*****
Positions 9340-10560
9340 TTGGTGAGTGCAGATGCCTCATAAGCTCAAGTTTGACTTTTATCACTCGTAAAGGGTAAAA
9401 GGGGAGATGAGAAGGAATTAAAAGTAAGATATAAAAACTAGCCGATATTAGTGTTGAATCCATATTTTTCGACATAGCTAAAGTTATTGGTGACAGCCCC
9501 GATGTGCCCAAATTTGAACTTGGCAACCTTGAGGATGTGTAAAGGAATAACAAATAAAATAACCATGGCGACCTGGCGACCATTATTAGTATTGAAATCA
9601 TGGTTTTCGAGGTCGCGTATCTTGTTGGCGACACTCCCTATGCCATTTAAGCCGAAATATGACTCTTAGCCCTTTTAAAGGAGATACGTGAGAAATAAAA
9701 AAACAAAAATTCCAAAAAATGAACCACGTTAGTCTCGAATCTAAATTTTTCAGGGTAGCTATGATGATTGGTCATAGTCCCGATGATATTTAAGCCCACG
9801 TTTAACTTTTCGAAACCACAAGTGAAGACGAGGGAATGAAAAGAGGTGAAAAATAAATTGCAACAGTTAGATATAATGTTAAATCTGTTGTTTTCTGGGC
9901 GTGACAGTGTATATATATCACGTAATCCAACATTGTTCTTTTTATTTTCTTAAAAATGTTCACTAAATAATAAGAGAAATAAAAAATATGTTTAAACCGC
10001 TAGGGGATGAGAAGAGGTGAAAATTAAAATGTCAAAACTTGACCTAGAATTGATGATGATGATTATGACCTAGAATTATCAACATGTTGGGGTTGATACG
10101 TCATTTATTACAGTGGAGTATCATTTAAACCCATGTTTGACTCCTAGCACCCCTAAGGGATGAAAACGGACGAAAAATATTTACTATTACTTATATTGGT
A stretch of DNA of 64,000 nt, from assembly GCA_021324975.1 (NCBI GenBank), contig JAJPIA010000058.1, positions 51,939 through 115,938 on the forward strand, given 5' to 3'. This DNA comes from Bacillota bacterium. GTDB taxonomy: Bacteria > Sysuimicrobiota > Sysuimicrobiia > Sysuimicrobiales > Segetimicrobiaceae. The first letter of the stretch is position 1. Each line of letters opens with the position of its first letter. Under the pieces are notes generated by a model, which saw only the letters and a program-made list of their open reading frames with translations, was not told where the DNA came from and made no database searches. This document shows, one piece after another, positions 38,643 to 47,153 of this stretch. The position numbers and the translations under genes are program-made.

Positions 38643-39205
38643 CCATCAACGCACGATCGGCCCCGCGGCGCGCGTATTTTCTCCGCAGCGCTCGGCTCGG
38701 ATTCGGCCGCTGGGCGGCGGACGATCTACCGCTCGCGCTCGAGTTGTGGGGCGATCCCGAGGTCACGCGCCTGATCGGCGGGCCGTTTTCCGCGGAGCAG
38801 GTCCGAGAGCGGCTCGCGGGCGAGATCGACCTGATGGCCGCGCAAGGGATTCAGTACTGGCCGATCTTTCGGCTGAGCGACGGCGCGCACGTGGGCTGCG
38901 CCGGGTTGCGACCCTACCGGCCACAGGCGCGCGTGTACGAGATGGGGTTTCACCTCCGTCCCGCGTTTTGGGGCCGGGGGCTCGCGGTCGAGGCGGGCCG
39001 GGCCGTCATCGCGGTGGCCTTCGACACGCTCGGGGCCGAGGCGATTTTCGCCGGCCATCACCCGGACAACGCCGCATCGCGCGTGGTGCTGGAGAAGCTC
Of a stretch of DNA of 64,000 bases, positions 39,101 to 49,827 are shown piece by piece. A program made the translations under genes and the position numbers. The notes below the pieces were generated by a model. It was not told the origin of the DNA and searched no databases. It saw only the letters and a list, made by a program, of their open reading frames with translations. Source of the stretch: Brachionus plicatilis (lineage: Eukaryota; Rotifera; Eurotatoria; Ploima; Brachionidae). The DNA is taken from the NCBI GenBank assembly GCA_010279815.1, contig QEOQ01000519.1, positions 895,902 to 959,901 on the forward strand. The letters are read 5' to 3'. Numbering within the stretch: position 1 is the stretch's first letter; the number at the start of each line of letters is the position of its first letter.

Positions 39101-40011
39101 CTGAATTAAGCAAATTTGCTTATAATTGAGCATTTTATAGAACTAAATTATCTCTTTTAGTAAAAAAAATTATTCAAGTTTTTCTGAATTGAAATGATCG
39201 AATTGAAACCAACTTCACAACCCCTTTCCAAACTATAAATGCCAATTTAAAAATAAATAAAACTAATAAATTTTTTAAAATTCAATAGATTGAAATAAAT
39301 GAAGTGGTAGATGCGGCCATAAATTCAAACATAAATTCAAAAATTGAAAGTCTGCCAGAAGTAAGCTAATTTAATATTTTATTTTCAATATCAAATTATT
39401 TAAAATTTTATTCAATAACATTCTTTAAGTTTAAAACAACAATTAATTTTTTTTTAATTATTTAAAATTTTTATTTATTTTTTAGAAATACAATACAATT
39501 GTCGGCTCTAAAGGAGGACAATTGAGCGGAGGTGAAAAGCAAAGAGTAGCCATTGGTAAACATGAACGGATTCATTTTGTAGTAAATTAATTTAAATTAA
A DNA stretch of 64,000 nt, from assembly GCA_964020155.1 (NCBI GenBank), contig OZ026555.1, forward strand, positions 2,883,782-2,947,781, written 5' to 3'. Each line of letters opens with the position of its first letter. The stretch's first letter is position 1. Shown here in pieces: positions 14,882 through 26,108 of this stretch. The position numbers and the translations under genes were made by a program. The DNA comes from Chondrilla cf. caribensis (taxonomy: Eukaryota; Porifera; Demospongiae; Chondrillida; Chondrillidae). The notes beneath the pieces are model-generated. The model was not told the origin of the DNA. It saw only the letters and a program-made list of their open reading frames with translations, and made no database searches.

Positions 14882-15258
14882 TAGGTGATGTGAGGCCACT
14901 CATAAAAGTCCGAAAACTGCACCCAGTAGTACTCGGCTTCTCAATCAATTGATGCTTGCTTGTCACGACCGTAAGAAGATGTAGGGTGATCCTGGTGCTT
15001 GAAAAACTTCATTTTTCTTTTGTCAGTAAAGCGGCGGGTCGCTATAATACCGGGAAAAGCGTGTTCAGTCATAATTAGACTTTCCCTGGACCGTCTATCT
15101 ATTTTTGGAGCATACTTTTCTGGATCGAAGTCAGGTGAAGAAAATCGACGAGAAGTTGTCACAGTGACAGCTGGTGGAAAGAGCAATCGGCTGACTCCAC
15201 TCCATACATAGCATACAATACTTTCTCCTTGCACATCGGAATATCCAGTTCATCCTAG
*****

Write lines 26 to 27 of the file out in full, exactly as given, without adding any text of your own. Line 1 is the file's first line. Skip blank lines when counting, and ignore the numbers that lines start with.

Positions 14882-15258
14882 TAGGTGATGTGAGGCCACT